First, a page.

Documents released about Budget decisions in education have been gutted by deletion of information.
In the Budget 2009 line-by-line review of education spending made public by the Treasury, there are 86 deletions in 78 pages, including one in the list of contents.
Trying to assess the effect of the Government’s decisions is made virtually impossible by the cuts, which cover subject matter and dollar amounts.
Likewise, there are significant cuts to material dealing with areas for scrutiny – and therefore possible cuts – in next year’s Budget. This is hardly good practice in an area of high expenditure, which affects nearly every family in New Zealand.
Education was allocated $11.3 billion in the 2009-10 Budget, about 80 per cent of which is spent on non-departmental items.
Despite a line-by-line review, a total of savings on non-departmental expenditure is not available because of deletions to items covering curriculum support, teacher development and another unspecified item.
The same review of departmental expenditure of about a billion dollars yielded savings of $11.8 million for 2009-10, falling to just $1.3m in 2011-12. Further reviews of expenditure were frequently recommended but information about what these reviews cover has been deleted in eight of the 15 areas of expenditure in the Education Ministry.
On eight occasions in five separate spending areas, information about the options for savings and the dollar amounts have been deleted.
The sentence “Information deleted in order to maintain the current constitutional conventions protecting the confidentiality of advice tendered, by ministers and officials” is used 59 times often several, times on the same page. A shortened version “deleted – confidentiality of advice”
is used 15 times.
The sentence “Information deleted in order to maintain the effective conduct of public affairs through the free and frank exchange of opinions” is used nine times.
Figures on possible savings in curriculum support and teacher development are deleted, and a table listing areas where “there is prima facie evidence that performance could be improved”, and therefore savings made in future budgets has been deleted.
In a section dealing with compliance costs there are five sections deleted, two of which relate to the removal of the requirement for schools to offer only healthy food options. There are no clues to the nature of the other three deletions.
In early childhood education, a sector which has doubled its share of the expenditure in the last 10 years, a section detailing where value from increased expenditure was not being achieved, is gone.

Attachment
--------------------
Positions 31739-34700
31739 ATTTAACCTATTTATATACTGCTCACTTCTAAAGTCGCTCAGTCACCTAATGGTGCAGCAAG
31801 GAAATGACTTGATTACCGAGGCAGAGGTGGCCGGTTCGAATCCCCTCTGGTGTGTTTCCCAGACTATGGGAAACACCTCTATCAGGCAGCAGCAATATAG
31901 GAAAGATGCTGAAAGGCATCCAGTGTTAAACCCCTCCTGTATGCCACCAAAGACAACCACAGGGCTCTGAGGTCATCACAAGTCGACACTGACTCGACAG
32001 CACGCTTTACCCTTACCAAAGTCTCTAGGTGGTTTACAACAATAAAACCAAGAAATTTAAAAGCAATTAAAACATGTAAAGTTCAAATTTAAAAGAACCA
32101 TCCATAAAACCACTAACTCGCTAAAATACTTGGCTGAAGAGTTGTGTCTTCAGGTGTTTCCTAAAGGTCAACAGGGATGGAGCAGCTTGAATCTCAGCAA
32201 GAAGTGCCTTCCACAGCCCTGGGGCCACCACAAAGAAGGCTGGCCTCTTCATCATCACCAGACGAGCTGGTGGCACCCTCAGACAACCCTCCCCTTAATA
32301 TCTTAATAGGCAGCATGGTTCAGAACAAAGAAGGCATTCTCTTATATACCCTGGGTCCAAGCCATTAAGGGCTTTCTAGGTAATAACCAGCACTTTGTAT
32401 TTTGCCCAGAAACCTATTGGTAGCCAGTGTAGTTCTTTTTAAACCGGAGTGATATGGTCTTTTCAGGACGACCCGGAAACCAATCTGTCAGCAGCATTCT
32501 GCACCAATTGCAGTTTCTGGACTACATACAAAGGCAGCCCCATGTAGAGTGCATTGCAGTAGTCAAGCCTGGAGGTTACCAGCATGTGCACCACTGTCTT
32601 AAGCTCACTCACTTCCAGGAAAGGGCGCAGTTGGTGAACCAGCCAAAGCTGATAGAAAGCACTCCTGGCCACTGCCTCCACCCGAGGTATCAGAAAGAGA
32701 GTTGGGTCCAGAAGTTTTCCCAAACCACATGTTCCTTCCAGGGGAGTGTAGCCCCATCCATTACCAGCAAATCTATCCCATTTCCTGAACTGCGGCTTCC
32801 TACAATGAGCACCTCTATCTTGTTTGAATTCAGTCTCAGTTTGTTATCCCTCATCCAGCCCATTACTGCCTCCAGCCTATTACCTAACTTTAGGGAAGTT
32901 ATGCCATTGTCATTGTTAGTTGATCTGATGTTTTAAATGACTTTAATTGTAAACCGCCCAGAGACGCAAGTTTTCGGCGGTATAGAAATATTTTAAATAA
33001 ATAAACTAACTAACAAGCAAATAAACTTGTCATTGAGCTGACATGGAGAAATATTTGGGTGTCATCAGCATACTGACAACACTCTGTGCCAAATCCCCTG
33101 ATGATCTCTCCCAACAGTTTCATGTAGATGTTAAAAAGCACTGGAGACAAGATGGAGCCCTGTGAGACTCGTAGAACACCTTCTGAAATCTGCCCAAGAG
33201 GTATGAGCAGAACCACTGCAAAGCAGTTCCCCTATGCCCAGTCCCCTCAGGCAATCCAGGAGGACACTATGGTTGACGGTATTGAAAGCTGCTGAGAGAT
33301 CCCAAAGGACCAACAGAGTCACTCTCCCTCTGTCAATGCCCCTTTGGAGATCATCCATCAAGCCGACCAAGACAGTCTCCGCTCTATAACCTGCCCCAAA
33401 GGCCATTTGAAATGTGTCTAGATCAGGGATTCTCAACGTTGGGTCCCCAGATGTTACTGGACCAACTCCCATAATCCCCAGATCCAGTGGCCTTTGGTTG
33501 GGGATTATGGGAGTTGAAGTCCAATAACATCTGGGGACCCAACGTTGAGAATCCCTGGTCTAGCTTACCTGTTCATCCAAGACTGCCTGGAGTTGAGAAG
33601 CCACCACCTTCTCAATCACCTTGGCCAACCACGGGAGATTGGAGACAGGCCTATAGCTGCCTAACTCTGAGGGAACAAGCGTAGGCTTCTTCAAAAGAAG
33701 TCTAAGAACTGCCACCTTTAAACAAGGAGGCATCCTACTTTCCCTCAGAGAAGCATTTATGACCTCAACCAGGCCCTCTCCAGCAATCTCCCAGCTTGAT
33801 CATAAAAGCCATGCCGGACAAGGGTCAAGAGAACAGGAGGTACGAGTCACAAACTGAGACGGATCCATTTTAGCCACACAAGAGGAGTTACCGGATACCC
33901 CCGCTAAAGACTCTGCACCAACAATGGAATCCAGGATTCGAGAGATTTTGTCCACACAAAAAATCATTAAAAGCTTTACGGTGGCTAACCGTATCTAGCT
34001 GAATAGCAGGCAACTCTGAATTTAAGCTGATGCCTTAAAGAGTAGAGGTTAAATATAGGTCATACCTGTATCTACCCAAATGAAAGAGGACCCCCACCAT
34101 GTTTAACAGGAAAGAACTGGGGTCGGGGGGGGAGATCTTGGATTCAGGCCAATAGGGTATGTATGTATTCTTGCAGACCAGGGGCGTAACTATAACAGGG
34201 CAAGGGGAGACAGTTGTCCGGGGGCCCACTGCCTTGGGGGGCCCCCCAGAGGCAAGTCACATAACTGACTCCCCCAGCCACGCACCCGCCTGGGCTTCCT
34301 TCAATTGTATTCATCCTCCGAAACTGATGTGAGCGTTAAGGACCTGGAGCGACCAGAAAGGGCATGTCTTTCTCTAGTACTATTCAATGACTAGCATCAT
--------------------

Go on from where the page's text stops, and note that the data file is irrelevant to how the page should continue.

The Treasury paper notes: “Policy changes to reduce the cost of early childhood education across the board has (sic) had a small effect on participation rates for children who would benefit the most.” In other words, the additional expenditure begun under the previous government has not had much effect, officials believe. But we are not told how or why. How is this reasonable?
Other deletions cover sections dealing with funding of private schools, international education, inflation adjustments for school operating grants, professional development for teachers, payments for special education, ICT and the operation of the Correspondence School.
The papers are now so sanitised that they provide little effective guidance about the value of the savings, nature of the bids declined, or the impact of decisions on the operations and quality of the education system.
The practice of releasing Budget- related papers began in 2006 to deal with the requests received for Budget details under the Official Infonnation Act.
“These requests were dealt with in an ad hoc manner, which were individually time consuming and the responses were inconsistent, often requiring further clarification,” a Treasury letter to the finance minister before the 2009 Budget says.
The letter sought agreement to continue the practice of releasing material, and assured ministers that “Treasury vote teams remove any information that would normally be withheld under the OIA. Deleted information generally covers issues of commercial sensitivity, free and frank advice and issues under active consideration, ie declined Budget bids.”
On June 23, the Treasury posted Budget material on its website. Media attention centred on superannuation, deferral of tax cuts and the Government’s overall financial position. As a method of managing OIA requests, the Treasury says it is “quite successful” and meets the needs of most requestors.